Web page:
This year our Coteau Hills Cowboy is a former Beechy resident and rodeo contestant, Brian Claypool. In his honor, souvenirs in the form of T-shirts, sweatshirts and caps are being sold. The artwork on these items features a silhouette of Brian on the bull Doodle Gibbs. The subtle 25 branded on the bull’s hip reminds us of our special anniversary.
I wonder…did that early rodeo committee, the same one that, on behalf of the Beechy Community Rink, gave Myers Bar T Rodeo Company a cheque for less that $1,000 representing half the profit…I wonder if they thought the local organizations could combine to put on such a successful event that would net our community 5-figure profits, and grow to the magnitude it has in 1992? Hats off to our community!
BEECHY WESTERN DAYS – the next 15 years
As we reflect on the Beechy Western Days performances, preparations are being made for the 39th annual event in the fall of 2006. The chutes and panels are moved into the rink from their storage area along side the golf course. Rodeo stock, supplied by Stan Weatherly’s Big Country Rodeo, arrives in Beechy from performances in Quebec. There is no longer a Quarter Horse show, or any sign of wood-chewing horses as the curling rink has been rebuilt. Friday evening’s dance for the High School Rodeo contestants is in the hall. Saturday’s dance is in the curling rink. Slack is completed Saturday morning. By the way, the lake road is still under construction!
There are fewer businesses to provide decorations in the community and no Chamber of Commerce to offer awards for the efforts. Just as residents must go farther a field to obtain some goods and services, so too do the rink board and rodeo committee to acquire sponsors and advertisers whose signs are displayed on the rafters of the arena. The coin-operated laundry available at the Coteau Country Inn is shared with motel staff as they ready rooms for the weekends’ occupants.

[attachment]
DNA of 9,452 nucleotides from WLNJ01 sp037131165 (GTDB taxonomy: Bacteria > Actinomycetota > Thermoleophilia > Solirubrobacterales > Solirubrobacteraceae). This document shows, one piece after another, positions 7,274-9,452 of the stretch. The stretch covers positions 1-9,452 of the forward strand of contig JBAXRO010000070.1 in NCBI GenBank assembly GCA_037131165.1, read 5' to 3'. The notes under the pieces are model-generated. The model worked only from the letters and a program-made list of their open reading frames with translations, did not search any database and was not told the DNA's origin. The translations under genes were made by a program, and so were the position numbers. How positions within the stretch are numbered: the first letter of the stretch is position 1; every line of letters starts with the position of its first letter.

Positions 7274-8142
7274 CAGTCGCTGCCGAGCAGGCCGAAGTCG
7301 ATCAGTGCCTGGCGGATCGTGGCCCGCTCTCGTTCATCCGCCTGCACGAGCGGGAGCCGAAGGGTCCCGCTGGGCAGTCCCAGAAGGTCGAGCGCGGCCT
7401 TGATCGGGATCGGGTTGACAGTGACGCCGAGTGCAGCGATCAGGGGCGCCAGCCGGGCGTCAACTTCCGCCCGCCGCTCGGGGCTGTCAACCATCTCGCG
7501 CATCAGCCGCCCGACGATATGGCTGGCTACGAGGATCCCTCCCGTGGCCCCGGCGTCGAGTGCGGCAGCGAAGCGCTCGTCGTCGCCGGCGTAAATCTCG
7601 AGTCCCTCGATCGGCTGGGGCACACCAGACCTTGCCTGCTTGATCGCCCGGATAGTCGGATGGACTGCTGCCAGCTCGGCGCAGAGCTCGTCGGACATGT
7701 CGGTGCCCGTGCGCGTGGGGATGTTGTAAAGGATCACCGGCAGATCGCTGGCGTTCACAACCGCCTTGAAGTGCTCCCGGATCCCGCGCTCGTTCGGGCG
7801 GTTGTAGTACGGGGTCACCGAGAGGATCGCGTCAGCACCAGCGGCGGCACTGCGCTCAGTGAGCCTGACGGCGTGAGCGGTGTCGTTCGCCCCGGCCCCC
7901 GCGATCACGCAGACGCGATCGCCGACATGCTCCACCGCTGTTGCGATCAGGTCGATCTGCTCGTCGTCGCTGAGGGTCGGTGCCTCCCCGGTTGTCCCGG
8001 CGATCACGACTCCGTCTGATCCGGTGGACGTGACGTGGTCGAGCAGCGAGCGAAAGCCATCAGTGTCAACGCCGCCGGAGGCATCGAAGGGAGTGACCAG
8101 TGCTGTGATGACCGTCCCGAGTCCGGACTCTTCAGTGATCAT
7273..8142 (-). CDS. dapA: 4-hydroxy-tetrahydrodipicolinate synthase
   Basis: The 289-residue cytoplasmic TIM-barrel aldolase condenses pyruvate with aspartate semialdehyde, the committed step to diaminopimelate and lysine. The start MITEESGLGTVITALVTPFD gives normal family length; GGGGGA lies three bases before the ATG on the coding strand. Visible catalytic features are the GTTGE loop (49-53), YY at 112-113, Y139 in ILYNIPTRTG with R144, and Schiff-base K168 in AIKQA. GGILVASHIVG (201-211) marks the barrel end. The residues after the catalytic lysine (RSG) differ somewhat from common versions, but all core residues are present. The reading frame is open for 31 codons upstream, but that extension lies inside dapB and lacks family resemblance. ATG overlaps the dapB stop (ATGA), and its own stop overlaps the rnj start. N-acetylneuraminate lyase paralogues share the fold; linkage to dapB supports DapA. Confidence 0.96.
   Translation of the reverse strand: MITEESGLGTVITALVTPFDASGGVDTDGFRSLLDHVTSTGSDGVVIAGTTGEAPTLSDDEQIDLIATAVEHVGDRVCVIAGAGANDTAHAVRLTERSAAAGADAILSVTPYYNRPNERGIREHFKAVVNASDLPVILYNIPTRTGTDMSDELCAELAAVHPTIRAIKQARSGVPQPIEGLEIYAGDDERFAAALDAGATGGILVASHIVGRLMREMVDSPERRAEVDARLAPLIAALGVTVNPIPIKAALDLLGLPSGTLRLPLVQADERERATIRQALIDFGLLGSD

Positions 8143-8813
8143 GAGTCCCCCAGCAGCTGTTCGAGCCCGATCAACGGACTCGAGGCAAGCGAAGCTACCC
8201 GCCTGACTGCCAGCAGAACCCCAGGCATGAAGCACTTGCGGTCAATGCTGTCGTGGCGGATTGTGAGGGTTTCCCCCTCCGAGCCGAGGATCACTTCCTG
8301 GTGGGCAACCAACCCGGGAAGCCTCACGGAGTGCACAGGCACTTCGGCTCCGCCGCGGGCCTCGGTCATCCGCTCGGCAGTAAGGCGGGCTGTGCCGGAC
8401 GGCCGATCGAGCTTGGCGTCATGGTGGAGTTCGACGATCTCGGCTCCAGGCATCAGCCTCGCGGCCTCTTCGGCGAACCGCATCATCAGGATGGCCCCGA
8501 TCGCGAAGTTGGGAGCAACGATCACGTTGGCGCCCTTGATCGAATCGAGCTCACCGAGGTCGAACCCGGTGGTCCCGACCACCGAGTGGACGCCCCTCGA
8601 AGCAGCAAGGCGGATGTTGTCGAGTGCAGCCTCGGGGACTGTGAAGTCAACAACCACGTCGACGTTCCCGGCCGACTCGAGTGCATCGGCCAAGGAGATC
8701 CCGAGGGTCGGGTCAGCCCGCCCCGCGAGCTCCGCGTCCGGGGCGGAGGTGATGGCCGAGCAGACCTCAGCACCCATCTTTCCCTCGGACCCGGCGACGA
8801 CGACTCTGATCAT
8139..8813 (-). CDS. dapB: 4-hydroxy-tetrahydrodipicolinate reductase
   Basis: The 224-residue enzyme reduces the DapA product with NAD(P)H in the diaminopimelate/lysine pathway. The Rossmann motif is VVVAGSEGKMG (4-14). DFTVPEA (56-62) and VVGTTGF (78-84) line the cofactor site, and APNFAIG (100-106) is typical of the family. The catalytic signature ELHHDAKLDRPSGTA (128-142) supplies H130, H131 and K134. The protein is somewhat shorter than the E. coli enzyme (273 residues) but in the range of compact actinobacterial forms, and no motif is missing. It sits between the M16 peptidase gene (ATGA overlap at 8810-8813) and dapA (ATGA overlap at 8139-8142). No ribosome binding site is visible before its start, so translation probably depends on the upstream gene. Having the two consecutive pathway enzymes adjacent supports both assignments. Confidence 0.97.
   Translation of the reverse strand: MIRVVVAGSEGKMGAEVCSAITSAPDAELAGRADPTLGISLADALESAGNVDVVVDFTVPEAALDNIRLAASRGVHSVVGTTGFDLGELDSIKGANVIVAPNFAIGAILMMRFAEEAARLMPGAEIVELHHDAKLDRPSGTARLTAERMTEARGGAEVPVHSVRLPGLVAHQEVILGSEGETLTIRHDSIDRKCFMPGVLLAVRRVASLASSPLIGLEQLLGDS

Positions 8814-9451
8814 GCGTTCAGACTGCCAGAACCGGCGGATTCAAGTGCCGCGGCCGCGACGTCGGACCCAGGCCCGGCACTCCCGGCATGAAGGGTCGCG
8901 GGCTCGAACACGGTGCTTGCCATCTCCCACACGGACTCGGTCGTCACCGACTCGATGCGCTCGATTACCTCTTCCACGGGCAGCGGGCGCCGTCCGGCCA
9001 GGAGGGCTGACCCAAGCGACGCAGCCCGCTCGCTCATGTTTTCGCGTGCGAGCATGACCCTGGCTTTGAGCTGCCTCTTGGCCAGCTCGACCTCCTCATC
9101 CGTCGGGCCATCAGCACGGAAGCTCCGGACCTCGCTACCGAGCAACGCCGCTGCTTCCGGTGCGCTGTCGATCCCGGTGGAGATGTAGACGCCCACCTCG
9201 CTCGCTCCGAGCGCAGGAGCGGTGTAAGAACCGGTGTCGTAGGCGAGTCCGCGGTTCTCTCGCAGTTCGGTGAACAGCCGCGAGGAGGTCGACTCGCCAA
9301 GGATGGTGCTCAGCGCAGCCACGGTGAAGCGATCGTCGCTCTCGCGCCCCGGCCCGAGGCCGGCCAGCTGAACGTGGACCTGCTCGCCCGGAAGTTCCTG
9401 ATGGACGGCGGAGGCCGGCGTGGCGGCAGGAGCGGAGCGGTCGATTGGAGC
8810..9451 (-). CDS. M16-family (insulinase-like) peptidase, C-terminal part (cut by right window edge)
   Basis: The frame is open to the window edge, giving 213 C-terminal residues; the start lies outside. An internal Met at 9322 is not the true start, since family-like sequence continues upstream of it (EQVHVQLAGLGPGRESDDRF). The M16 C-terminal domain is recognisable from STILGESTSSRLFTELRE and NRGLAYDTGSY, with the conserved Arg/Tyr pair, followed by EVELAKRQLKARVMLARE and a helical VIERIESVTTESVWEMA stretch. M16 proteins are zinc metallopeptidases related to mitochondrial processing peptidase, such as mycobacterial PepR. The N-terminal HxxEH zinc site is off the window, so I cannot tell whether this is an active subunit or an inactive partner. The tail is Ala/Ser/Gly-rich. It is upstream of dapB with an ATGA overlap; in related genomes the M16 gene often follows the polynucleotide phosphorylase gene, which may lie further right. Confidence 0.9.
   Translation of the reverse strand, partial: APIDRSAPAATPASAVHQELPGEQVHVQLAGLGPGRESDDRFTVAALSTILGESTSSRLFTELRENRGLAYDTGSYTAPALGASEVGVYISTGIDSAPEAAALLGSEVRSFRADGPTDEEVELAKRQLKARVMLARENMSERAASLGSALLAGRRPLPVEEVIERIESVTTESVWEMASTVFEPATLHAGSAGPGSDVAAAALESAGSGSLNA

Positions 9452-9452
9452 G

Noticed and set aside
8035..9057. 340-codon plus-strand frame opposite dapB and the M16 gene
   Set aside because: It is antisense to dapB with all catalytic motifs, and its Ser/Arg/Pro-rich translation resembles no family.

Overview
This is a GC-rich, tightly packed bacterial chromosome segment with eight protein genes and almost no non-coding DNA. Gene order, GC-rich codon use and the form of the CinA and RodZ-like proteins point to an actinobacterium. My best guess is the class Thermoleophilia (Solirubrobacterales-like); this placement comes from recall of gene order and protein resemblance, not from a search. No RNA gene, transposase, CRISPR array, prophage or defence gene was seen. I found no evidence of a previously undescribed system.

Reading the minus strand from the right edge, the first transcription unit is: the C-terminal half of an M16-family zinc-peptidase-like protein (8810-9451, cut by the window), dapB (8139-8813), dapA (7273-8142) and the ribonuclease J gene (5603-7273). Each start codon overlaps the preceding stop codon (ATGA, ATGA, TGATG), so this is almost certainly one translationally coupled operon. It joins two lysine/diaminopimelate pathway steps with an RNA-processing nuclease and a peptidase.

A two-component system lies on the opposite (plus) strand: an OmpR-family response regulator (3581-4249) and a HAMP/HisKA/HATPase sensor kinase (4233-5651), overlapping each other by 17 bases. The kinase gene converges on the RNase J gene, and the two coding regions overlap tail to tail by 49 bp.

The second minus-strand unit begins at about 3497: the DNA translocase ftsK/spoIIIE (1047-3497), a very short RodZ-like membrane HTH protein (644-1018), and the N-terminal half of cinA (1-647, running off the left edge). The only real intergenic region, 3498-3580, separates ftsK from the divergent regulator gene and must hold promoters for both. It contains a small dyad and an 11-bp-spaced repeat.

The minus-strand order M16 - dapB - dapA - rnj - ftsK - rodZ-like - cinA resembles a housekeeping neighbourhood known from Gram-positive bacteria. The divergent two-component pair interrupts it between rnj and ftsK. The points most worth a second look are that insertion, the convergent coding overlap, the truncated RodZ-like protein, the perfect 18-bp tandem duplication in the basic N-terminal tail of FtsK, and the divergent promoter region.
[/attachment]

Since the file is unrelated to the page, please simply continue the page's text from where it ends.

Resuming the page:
The sound system is checked by Craig Robberstad, Jay Dee Galbraith or Tony Mitchell. On occasion, the announcer uses a cordless microphone and gets close to the action. The clowns and barrel men also use contemporary equipment. Their jokes and stories are no longer relayed to, and repeated by, the rodeo announcer. The interaction between them is by way of modern technology. Ralph Bellows no longer opens gates to release broncs and bulls, but his son, Lee, has entertained many with his array of hats, and the marshmallows propelled from his slingshot.
It has been several years since the demise of CJFB-TV in Swift Current and advertising costs continue to escalate. Clowns and contract acts provide fodder for press releases. Stories have been printed in regional papers featuring several rodeo celebrities. The list includes, but is not limited to, the likes of Dennis Halstead (a 24-year veteran of the Calgary Fire Department who is also the #1 rodeo clown and barrel man in Canada) and Ash Cooper (a rodeo clown and artist who can be seen weekly as the host of Cowboy Country TV). We are proud to say that these individuals, as well as many others, have graced the arena in Beechy. Cowboys and cowgirls too numerous to mention have competed at our small-town rodeo and went on to venues such as the Calgary Stampede, the Canadian Finals Rodeo and the National Finals Rodeo. The rodeo dates are advertised early in the Western Producer and after 39 years, it is believed that spectators just need to be reminded of Beechy’s western events that are held the last full weekend in September.
Emergency services have also seen an upgrade. Medical personnel continue to provide excellent service. It’s the equipment that has changed. Association rules that govern approved rodeos advise that an ambulance must be in attendance before the action commences. Beechy-Demaine Emergency Services affords the necessary protection to the contestants.